Now, years of saunas later, I am positively European, indeed almost Finnish, in my attitudes. Nevertheless, this is no peep show; rather, it is the serious business of relaxation. And health.
Our hosts and their guests attribute their good health (lack of respiratory illnesses, improved performance during exercise as well as general insusceptibility to ‘bugs’) to their frequent saunas. Indeed, the benefits of and counter-indications for saunas are well-documented.
This trip, we decided to give the sauna a really good go. The fire was ramped up, the dreaded water placed at the ready. Cooling drinks and camembert were in position.
At 84° my eyelids felt hot when I blinked. I tried to a) remember to look up, not down to protect them and b) not to blink too often. I switched to mouth breathing because inhaling through my nose burnt the skin around the base of my nostrils. Then, it felt like my trachea was drying all the way to my lungs.
I rarely sweat, in or out of the sauna, but I could feel droplets creeping, tickling through my hair and sliding down my underarms.
The first water went on at 86°. That was fine although my sunburn was bubbling.
I got out the first time, not because I was uncomfortable but because my hair was so hot and stiff I thought it might spontaneously combust. Before I went though, and after everyone else had vacated, I moved to a different position. Yow! Rapid relocation of my feet to the spots on my towel where they were originally resting. The remainder of the towel was too hot for them.
My smouldering skin turned the shower warm. I splashed it over myself with ease. No noises needed.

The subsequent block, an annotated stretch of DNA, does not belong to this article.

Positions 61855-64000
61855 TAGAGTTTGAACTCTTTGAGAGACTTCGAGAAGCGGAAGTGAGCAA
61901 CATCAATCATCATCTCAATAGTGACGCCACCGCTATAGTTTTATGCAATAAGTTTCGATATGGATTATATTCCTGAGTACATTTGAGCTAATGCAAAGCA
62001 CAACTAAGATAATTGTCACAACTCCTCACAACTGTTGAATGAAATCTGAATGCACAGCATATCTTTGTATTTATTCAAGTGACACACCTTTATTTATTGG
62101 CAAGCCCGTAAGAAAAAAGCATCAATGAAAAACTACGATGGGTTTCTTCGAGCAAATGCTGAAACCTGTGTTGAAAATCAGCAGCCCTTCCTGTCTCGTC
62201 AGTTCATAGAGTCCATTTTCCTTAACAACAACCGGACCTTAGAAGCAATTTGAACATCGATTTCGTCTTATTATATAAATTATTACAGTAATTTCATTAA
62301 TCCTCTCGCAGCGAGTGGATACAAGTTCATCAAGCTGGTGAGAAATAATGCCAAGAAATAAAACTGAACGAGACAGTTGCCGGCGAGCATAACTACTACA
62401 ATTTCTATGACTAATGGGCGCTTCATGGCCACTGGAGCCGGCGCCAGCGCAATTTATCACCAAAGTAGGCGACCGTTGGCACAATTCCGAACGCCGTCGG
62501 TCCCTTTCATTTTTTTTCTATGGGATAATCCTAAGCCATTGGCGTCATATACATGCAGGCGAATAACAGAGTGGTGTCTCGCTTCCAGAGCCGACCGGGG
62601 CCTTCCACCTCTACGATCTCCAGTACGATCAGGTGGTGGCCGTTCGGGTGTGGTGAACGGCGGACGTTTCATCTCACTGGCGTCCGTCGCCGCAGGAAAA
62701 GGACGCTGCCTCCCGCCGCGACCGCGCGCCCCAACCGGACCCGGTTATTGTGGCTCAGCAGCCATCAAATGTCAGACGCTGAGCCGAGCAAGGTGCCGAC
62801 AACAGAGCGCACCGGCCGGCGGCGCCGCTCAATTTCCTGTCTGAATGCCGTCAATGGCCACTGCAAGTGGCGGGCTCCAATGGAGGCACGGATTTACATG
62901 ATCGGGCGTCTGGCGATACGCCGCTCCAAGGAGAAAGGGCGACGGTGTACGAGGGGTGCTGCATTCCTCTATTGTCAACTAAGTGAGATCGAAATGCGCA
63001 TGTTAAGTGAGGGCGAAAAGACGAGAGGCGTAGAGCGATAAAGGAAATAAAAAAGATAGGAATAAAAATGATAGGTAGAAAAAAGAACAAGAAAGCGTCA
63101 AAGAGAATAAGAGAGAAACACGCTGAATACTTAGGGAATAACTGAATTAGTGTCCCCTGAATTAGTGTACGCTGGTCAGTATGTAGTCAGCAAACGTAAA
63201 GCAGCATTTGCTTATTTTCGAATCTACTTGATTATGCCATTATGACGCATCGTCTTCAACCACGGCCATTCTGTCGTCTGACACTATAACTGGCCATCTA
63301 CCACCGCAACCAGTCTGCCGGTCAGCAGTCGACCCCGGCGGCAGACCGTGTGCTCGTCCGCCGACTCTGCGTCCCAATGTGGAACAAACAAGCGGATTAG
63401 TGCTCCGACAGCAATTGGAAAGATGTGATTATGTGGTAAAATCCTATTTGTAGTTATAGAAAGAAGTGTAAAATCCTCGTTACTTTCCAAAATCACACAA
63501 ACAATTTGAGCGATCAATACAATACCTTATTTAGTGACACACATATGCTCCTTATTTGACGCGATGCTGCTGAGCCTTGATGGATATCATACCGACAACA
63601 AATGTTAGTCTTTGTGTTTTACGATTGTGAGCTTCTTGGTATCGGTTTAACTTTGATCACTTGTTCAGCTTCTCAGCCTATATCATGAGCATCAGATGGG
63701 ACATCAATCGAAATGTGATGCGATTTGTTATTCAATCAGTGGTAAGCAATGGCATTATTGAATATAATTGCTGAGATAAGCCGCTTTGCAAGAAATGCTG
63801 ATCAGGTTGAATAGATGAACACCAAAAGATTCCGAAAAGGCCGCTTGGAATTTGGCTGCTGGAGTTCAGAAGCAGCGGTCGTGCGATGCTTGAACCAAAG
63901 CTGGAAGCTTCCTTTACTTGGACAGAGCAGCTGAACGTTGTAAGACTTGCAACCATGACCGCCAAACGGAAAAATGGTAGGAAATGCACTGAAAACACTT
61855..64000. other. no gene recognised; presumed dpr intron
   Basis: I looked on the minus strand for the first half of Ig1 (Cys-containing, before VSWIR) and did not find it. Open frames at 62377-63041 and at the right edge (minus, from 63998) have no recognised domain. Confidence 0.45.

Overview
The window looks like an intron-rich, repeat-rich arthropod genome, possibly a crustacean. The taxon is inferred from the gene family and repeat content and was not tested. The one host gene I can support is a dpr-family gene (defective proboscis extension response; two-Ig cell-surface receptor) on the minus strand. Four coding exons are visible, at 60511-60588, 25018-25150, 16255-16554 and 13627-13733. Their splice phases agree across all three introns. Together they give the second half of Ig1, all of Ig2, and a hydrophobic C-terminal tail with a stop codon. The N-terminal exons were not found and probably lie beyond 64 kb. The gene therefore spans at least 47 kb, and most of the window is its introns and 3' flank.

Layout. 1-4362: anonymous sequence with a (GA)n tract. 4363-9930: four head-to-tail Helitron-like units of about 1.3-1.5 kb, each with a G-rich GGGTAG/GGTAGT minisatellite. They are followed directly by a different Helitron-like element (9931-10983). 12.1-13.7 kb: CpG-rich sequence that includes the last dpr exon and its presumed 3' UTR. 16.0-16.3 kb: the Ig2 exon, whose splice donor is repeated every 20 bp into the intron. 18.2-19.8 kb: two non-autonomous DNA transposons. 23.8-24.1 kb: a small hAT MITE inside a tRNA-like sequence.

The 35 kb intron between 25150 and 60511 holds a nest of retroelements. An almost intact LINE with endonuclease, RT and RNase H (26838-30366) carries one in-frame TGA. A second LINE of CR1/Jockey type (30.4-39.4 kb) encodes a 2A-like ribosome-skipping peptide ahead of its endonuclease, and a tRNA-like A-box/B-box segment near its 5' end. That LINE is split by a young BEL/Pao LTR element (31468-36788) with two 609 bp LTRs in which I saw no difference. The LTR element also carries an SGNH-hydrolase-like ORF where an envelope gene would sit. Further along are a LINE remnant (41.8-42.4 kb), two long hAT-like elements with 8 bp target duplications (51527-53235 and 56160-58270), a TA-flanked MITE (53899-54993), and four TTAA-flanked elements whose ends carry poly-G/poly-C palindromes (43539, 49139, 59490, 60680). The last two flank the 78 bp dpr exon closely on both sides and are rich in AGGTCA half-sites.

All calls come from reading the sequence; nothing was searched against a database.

Outside, the breeze, uncomfortably cold before we started, was pleasantly balmy. I ruminated on the joys of being able to routinely handle low temperatures with such ease.
The second water was thrown over the rocks at 82°. Because of the moisture already in the air, it felt like a blunt axe was being taken to my windpipe.
When the sauna had emptied, I lay down to see how I’d cope with extra time. Despite the space (or because of it), it felt like a cocoon – just me and my body. I was concerned though, that if I relaxed too much, the heat would cause my brain to lose the ability to accurately process what was happening to my body, leading me to stay in too long and inadvertently damage myself.
My body was so hot that when the shower droplets hit it, they evaporated like beads of water on the element of an electric stove. At that temperature the after-shower blanket left on my skin was hot.
We topped out that day at 88.5°. The number seemed high at the time but when the sauna was new, the owners, putting it through its paces, reached 120°C (248°F). The window in the door cracked from top to bottom.
A sauna visit has spikes of hot and cold and the opportunity to challenge oneself at extremes. But more than that, the sauna has a cycle, a rhythm, like a day or a year or the patterns of a life. It gives time for companionship and community – around the hearth and in the fresh air; time for aloneness; time for food; the chance to simply be in your body in space; the chance to be warm without effort.
It gives rejuvenation and peace.